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Feds, Private Groups to Educate Consumers About 'Phishing' Scams


_____Spam In The News_____
Loan Spam Leads an Inbox Influx (The Washington Post, Jul 10, 2004)
AOL Employee Charged in Theft Of Screen Names (The Washington Post, Jun 24, 2004)
Largest ISPs Attack 'Zombies' (The Washington Post, Jun 23, 2004)
More Spam News
_____Cybercrime Headlines_____
Bush Signs Identity Theft Bill (, Jul 15, 2004)
Al Qaeda Messages Posted on U.S. Server (, Jul 13, 2004)
Senate Bill Targets 'Phishers' (, Jul 12, 2004)
More Cybercrime Headlines

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By David McGuire Staff Writer
Thursday, June 17, 2004; 4:47 PM

The federal government and some of the nation's leading consumer organizations and financial institutions today kicked off a campaign to educate consumers about the growing threat posed by "phishing," a sophisticated form of identity theft conducted via e-mail and counterfeit Web sites.

Visa USA, the Federal Trade Commission, the Better Business Bureau and the other coalition members said they plan to work together to teach consumers how to avoid phishing scams and to report suspicious e-mail to authorities.

Phishing scams are designed to trick computer users into divulging sensitive personal and financial information. The Anti-Phishing Working Group reported recently that the number of unique phishing scams making their way around the Internet rose 180 percent from March to April of this year.

A typical phishing scam starts with an e-mail disguised to look like it's coming from a respected bank, credit card provider or online retailer. The message often warns the recipient that certain account information has lapsed and provides a link to an official-looking Web site where a user can "update" such information as Social Security numbers, birth dates, and credit card accounts.

"The advice to consumers is simple: Don't click on the link. If you do, you may be the catch of the day," said Howard Beales, director of the Federal Trade Commission's Bureau of Consumer Protection. Beales joined other coalition members today at a press conference in Washington.

The FTC today also announced that it had settled cases against a pair of identity thieves -- Zachary Hill, 20, of Houston and an unnamed minor from New York -- who had colluded to send phishing spam. Hill also faces a possible 46 months in prison under criminal charges brought by the Justice Department.

The combination of law enforcement and public outreach is needed to tackle phishing, said Wayne Abernathy, the assistant secretary for financial institutions at the Treasury Department. "We cannot solve this problem with education alone, but we cannot fight this problem without education."

As part of the new campaign, Visa will be providing brochures about phishing and other forms of identity theft to the banks that issue its cards and recommend that the banks include the information in monthly bills sent to their customers. All of the members of the coalition will also provide links to anti-phishing information on their Web sites. Call for Action, an international clearinghouse for consumer information, is also providing a free identity theft hotline (1-866-ID-HOTLINE) partially funded by a grant from Visa.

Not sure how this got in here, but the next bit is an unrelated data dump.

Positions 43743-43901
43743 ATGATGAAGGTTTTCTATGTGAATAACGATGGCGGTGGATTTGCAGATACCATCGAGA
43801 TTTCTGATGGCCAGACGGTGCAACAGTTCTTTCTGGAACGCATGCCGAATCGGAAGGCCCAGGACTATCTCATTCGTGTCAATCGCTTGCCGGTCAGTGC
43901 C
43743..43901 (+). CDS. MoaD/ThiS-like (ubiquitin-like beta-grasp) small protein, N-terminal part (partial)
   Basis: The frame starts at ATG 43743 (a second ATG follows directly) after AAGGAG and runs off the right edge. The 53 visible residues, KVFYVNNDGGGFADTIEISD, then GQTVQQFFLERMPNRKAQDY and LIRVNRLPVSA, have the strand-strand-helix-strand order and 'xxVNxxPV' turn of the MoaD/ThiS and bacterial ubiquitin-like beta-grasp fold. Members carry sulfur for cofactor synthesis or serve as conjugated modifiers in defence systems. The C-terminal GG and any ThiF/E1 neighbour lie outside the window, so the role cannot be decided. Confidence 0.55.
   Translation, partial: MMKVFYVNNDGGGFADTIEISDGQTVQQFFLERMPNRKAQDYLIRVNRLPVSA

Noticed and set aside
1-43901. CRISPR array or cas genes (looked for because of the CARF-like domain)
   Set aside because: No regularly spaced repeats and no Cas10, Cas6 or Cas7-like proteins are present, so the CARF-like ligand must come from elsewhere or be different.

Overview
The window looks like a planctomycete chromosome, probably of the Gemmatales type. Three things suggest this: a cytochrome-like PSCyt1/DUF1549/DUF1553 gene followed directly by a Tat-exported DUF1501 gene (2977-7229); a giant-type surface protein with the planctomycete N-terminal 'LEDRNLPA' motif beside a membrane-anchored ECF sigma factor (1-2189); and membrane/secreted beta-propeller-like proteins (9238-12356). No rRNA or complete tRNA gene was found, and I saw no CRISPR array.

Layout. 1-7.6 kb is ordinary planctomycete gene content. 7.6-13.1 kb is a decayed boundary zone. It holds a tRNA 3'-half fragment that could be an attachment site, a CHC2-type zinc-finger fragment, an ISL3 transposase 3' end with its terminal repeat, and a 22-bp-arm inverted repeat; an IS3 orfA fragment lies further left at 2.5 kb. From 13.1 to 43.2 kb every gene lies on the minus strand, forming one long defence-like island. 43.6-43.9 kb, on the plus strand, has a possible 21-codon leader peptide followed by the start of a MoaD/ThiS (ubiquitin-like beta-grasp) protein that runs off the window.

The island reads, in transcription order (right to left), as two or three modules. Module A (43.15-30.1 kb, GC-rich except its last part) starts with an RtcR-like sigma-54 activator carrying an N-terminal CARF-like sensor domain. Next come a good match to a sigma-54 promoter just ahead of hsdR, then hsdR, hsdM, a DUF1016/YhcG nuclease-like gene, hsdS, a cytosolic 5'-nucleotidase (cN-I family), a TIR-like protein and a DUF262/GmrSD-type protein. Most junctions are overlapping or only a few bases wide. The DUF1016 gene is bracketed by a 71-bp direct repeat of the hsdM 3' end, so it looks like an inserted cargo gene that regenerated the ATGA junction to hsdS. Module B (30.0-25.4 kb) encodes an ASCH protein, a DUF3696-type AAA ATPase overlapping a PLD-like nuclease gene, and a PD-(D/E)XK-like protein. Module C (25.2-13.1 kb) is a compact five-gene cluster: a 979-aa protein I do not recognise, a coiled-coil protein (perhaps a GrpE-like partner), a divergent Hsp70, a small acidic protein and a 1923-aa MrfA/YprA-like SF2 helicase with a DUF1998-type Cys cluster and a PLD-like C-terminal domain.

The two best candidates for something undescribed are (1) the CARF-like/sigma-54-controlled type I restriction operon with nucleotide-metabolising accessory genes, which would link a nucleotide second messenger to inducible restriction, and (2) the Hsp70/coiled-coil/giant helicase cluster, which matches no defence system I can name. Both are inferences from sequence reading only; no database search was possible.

Beales encouraged Americans to forward any suspicious e-mail messages to the FTC at Such information is valuable, he said, because it helps investigators track scam artists, many of whom change their Web site locations and e-mail addresses frequently in an effort to frustrate law enforcement officials. Consumers can also send suspicious mail relating to their visa cards to

Neither the FTC nor Visa keep statistics on how much money consumers have lost to phishing scams, but identity theft topped the list of consumer complaints to the FTC in 2003 and Internet scams accounted for more than half of all fraud complaints. In a 2003 study, the FTC found that 9.9 million Americans had fallen victim to identity theft in 2002 at a collective cost of nearly $53 billion.

Visa USA Executive Vice President Doug Michelman said the company spends more than $100 million a year on anti-fraud efforts, with the anti-phishing campaign representing only a small fraction of that amount. He would not say how much the company had invested in the program.

Beales stressed that legitimate companies rarely if ever send e-mail asking customers for sensitive data. Customers who have any question about such a request should go directly to the company's Web site by typing the company's Internet address into a browser window, rather than by clicking on a link in a suspicious e-mail.

Earlier this week, a number of private-sector firms announced the formation of a new group -- the Trusted Electronic Communications Forum -- that will work to design technical solutions to the growing phishing problem. Home

© 2004 Washingtonpost.Newsweek Interactive

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